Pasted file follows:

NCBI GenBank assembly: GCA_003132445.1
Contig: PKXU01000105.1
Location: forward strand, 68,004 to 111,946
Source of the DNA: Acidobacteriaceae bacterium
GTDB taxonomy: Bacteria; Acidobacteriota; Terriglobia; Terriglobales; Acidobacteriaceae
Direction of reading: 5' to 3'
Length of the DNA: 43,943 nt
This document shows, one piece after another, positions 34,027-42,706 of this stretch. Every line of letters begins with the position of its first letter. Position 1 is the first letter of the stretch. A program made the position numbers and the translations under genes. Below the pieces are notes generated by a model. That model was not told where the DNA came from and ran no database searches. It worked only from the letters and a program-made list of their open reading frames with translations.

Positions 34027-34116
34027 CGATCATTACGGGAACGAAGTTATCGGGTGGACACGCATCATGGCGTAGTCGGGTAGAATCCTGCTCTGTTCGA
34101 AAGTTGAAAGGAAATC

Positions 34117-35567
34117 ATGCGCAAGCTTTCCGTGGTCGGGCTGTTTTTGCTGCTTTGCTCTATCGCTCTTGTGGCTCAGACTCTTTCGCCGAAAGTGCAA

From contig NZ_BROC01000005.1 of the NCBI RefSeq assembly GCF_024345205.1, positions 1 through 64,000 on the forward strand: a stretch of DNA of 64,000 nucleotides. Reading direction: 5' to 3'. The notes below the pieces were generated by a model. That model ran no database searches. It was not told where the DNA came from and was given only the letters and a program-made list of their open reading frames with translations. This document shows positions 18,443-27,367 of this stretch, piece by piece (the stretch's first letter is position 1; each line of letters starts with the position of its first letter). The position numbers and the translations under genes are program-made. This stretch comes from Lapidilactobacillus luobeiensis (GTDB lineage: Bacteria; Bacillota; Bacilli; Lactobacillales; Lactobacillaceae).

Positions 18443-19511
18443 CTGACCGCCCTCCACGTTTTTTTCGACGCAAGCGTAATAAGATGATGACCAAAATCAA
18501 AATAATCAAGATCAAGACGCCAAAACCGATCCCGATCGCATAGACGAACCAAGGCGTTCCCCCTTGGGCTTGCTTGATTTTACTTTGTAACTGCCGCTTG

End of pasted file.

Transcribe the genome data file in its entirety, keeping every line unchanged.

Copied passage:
NCBI GenBank assembly: GCA_003132445.1
Contig: PKXU01000105.1
Location: forward strand, 68,004 to 111,946
Source of the DNA: Acidobacteriaceae bacterium
GTDB taxonomy: Bacteria; Acidobacteriota; Terriglobia; Terriglobales; Acidobacteriaceae
Direction of reading: 5' to 3'
Length of the DNA: 43,943 nt
This document shows, one piece after another, positions 34,027-42,706 of this stretch. Every line of letters begins with the position of its first letter. Position 1 is the first letter of the stretch. A program made the position numbers and the translations under genes. Below the pieces are notes generated by a model. That model was not told where the DNA came from and ran no database searches. It worked only from the letters and a program-made list of their open reading frames with translations.

Positions 34027-34116
34027 CGATCATTACGGGAACGAAGTTATCGGGTGGACACGCATCATGGCGTAGTCGGGTAGAATCCTGCTCTGTTCGA
34101 AAGTTGAAAGGAAATC

Positions 34117-35567
34117 ATGCGCAAGCTTTCCGTGGTCGGGCTGTTTTTGCTGCTTTGCTCTATCGCTCTTGTGGCTCAGACTCTTTCGCCGAAAGTGCAA

From contig NZ_BROC01000005.1 of the NCBI RefSeq assembly GCF_024345205.1, positions 1 through 64,000 on the forward strand: a stretch of DNA of 64,000 nucleotides. Reading direction: 5' to 3'. The notes below the pieces were generated by a model. That model ran no database searches. It was not told where the DNA came from and was given only the letters and a program-made list of their open reading frames with translations. This document shows positions 18,443-27,367 of this stretch, piece by piece (the stretch's first letter is position 1; each line of letters starts with the position of its first letter). The position numbers and the translations under genes are program-made. This stretch comes from Lapidilactobacillus luobeiensis (GTDB lineage: Bacteria; Bacillota; Bacilli; Lactobacillales; Lactobacillaceae).

Positions 18443-19511
18443 CTGACCGCCCTCCACGTTTTTTTCGACGCAAGCGTAATAAGATGATGACCAAAATCAA
18501 AATAATCAAGATCAAGACGCCAAAACCGATCCCGATCGCATAGACGAACCAAGGCGTTCCCCCTTGGGCTTGCTTGATTTTACTTTGTAACTGCCGCTTG